Practice Self-Care — be sure to take care of you. To support someone else you must be healthy. Take time for your needs and healthy activities, take breaks and indulge in positive events away from the stress of home and work.

Things That Are Often Not Helpful

Making Fun of or Joke — when you are frustrated or irritated it may be tempting to make fun of a mood or behavior or even lighten the mood with a joke but these things can provoke an adverse reaction if your loved one is currently experiencing depression or mania. Pay attention to when your loved one welcomes humor and when humor makes a situation worse.

Being Pushy — sensitivity to others’ comments and perceived meaning is a common symptom of bipolar disorder. If your loved one has made it clear that a particular moment is not a good time to talk, respect this boundary and find another time to connect. Be gentle and ease into difficult conversations.

Too Many Check-Ins or Monitoring — although you may be feeling nervous for the wellbeing of your loved one, too many check-ins or close monitoring can annoy them or incite a stressful mood. Give them the space they need to self-soothe and be there when they need you. It can be helpful to set up an advanced directive when your loved one is doing well, so that in times of distress you know what kind of supports they find helpful. If there is cause for concern for your loved one’s safety, like suicidal feelings or harming self or others, be prepared to act without delay.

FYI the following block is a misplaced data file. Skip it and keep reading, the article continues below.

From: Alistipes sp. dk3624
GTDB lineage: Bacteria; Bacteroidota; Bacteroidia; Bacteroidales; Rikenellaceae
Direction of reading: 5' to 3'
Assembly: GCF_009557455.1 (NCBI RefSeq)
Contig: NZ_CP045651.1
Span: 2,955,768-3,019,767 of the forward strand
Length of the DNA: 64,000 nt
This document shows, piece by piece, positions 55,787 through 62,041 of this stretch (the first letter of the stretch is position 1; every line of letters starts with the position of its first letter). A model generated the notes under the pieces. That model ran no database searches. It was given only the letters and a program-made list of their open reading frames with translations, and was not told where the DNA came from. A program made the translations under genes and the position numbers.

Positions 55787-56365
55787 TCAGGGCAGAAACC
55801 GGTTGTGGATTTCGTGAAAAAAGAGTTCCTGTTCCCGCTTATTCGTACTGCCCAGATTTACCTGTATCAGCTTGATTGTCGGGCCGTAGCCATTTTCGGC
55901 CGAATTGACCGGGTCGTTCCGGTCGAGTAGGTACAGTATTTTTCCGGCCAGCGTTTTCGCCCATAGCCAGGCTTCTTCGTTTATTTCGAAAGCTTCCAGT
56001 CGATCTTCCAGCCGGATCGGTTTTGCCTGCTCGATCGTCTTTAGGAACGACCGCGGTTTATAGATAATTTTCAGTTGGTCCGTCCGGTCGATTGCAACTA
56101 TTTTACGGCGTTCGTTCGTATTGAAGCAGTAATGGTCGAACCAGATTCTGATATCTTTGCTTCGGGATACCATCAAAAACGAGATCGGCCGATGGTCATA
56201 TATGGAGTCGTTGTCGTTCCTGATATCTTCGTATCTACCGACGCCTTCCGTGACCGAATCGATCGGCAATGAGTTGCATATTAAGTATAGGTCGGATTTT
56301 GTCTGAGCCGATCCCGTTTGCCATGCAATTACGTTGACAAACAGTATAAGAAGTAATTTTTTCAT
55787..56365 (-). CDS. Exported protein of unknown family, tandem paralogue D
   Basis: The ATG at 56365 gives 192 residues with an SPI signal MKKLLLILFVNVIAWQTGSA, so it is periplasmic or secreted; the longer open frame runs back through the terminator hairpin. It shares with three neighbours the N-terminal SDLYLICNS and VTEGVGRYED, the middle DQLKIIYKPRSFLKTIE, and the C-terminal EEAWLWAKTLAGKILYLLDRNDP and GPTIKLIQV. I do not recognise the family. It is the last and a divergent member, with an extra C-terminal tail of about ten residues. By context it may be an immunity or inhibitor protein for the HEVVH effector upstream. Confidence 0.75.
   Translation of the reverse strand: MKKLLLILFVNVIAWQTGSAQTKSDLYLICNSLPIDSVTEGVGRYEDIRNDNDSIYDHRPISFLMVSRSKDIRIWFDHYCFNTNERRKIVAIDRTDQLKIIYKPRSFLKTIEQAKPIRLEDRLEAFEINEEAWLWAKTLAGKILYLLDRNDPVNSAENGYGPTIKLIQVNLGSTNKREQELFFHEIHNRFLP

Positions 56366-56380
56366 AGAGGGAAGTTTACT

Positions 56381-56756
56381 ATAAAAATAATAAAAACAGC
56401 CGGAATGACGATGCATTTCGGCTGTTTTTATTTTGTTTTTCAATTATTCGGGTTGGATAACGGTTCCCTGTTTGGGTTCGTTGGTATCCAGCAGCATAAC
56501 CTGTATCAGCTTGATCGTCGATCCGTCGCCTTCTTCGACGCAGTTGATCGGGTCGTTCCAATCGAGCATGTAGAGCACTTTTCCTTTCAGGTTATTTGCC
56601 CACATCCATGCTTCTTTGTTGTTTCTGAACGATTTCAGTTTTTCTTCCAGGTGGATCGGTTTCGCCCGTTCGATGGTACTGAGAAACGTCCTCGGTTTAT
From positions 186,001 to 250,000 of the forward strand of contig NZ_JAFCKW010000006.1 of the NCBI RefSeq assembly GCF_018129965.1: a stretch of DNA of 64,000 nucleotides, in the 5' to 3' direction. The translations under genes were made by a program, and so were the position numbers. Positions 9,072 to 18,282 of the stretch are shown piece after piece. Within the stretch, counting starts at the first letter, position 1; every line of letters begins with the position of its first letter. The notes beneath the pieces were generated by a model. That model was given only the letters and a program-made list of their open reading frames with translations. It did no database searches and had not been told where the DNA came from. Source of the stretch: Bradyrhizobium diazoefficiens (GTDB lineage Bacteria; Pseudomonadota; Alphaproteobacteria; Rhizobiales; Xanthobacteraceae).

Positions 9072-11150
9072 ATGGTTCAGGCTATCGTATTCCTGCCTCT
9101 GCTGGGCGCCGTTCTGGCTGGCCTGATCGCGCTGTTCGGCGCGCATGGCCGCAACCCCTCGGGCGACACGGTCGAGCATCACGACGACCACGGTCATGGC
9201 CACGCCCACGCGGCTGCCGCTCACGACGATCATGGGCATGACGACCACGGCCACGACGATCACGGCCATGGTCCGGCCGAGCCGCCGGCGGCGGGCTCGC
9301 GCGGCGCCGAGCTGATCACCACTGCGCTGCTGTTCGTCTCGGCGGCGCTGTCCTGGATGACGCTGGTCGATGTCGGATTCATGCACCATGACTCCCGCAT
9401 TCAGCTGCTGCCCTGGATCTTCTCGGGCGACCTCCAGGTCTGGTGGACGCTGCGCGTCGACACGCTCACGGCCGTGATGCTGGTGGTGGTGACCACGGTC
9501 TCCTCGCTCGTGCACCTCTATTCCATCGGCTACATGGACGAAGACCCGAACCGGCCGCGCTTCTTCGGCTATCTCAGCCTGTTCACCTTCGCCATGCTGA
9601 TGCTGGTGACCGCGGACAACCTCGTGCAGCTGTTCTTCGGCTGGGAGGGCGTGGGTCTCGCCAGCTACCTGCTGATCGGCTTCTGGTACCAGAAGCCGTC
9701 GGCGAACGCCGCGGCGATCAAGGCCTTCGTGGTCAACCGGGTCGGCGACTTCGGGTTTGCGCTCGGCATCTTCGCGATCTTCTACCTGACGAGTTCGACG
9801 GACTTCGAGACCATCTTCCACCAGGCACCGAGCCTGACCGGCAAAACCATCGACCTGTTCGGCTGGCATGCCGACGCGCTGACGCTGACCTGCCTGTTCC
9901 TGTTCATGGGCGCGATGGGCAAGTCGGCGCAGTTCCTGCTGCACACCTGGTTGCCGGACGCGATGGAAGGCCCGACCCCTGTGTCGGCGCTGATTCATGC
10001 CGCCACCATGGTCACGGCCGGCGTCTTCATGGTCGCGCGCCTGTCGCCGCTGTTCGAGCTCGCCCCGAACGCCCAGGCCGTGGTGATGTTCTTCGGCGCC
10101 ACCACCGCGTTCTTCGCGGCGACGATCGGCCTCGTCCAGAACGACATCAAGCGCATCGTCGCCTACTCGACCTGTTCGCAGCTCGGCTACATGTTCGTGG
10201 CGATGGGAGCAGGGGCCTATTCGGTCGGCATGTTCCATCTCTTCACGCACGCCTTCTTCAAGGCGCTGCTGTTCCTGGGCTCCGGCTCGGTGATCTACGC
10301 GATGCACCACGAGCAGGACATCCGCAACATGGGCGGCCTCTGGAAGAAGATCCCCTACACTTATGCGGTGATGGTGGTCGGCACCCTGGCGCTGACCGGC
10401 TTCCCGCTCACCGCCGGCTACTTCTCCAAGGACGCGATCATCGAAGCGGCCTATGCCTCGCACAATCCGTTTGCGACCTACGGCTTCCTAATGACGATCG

Passing Blame —  it can be difficult to separate the disorder from the person but often they are not acting out of choice. Try to be understanding and have compassion rather than being angry and blaming. Do not blame yourself for your loved one’s behavior either.

Making Assumptions — don’t assume you know what is going on inside the head of your loved one. Ask, be open, and honest about your feelings so everyone is on the same page and there won’t be misunderstandings later. While you may think you know what it is best for your loved one, offering choices or asking an open-ended question can set the stage for deeper conversations.

Looking For a Cure — There is no cure for bipolar disorder, only proven treatments and strategies to manage it. If you hold out hope you can find that perfect solution that will “fix” your loved one, you will only be disappointed. While treatment will help your loved one’s mood and quality of life, it is important to accept them as they are and find positive ways to support them.

Venting About Your Stress – people with bipolar disorder may be more attuned to the stress levels of others and, sensing your stress, their own stress levels may be heightened. Be careful when expressing your stress not to sound accusatory. Make sure you have support people in your life that you can vent with.

Ignore or Tip Toe Around — sometimes it feels like you are walking around in a minefield and you don’t want to “set off” your loved one. They might sense your reluctance and believe you are avoiding or ignoring them. A better solution is to talk openly about your feelings in a non-threatening, gentle way.

Take time to reflect on what supports do and do not help you and your loved one. There are so many ways you can provide support, and one great way is to express you love and lend compassion as often as you can.

Additional resources

  • For more stories about managing adult bipolar disorder in the family, watch our Adult Bipolar Disorder Webinar Series.
  • Download a free copy of our Bipolar Disorder Action Plan. This action plan walks you through some of the questions you should answer when trying to solve a problem.
  • Register for our newest new webinar and receive a free brochure with family stories, tips, and resources.